Washington D.C. Temple Star
The Washington D.C. Temple used stars again.  In this case they were metal star medallions on the doors.  You can see the full image on the left here.  Another great view of these doors is here.   In this usage, the stars clearly can refer to the Telestial Kingdom, or the lowest heaven, as they are at the bottom of the doors.  They can also have the meanings for inverted and point side up stars, as both are in the star.  You might also notice that the stars are inscribed in pentagons with smaller stars within larger stars, possibly symbolizing growth and progression and infinity (as the pattern could be repeated without end).  I like the new and interesting use of the star in this temple.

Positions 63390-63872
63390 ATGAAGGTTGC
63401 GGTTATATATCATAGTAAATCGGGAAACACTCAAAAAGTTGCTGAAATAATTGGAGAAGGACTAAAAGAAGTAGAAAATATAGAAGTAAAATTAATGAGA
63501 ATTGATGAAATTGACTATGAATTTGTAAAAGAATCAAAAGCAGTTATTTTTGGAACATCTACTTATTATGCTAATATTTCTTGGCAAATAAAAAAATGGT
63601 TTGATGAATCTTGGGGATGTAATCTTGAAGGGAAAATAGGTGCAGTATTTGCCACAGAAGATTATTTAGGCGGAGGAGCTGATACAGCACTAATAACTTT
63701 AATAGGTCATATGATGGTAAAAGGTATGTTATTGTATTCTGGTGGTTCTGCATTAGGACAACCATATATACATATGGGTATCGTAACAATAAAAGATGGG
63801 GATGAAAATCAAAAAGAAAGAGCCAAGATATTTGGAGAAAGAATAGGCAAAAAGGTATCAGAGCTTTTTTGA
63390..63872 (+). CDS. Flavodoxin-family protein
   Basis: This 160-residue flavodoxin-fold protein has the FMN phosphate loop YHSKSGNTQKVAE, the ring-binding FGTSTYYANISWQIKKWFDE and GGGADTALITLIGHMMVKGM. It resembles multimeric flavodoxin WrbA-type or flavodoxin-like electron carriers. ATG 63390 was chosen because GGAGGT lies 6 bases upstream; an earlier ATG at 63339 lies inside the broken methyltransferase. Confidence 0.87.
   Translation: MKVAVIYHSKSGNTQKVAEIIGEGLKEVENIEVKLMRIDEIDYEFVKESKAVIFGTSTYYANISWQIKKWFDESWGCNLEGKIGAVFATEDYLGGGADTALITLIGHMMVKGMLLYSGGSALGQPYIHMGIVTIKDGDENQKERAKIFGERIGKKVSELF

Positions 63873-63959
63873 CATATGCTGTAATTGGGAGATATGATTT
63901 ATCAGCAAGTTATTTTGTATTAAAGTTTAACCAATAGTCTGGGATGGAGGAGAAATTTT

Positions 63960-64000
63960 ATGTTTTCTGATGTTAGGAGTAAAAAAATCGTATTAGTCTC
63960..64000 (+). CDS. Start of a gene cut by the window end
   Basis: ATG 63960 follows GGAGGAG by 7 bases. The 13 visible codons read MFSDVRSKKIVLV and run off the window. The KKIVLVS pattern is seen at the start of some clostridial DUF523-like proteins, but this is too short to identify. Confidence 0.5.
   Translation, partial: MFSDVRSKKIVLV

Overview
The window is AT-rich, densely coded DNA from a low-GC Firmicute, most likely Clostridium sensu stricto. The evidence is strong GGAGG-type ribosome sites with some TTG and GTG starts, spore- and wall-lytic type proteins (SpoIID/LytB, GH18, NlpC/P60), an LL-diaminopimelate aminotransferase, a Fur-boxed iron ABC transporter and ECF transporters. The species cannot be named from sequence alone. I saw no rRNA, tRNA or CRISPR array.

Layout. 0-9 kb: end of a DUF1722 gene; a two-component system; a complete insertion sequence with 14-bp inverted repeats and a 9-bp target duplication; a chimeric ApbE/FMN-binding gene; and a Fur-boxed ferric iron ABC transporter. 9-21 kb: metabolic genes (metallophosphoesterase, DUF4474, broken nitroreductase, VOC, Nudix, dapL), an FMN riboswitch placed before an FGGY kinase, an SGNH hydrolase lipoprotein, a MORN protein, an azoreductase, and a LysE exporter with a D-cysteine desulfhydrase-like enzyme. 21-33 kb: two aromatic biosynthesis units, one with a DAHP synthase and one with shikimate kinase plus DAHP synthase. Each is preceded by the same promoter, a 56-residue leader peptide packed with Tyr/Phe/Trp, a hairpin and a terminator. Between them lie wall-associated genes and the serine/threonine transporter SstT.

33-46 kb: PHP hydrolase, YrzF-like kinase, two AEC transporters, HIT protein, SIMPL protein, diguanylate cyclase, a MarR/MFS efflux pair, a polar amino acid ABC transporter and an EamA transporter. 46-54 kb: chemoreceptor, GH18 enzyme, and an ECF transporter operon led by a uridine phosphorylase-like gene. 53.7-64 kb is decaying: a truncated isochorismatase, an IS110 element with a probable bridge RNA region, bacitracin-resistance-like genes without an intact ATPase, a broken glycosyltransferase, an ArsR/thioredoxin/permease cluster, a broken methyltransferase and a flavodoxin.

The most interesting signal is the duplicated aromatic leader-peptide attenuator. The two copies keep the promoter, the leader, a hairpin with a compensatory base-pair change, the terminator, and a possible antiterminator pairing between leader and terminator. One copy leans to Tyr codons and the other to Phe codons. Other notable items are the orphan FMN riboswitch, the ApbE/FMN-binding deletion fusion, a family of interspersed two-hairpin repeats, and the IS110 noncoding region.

Mount Timpanogos Temple Starstones (see original)
The Bountiful Utah Temple and Mount Timpanogos Utah Temple (almost identical) each have starstones on their single towers.  The general arrangement of sun, moon, and starstones is the same as the Salt Lake Temple and they carry essentially the same meaning.  Here the stones have the stars cut into the spire (rather than projecting out of it).  Apparently this was tried in the Salt Lake Temple, but not used in the completed temple.  A single cut in star stone is found on the interior of a tower in the Salt Lake Temple.  There are 24 star stones on the Bountiful and Mount Timpanogos Temples.  In case you don't know, 24 is a symbolic number related to the priesthood.  For instance, one plan for the future temple at Independence, Missouri actually calls for 24 temples in a large complex.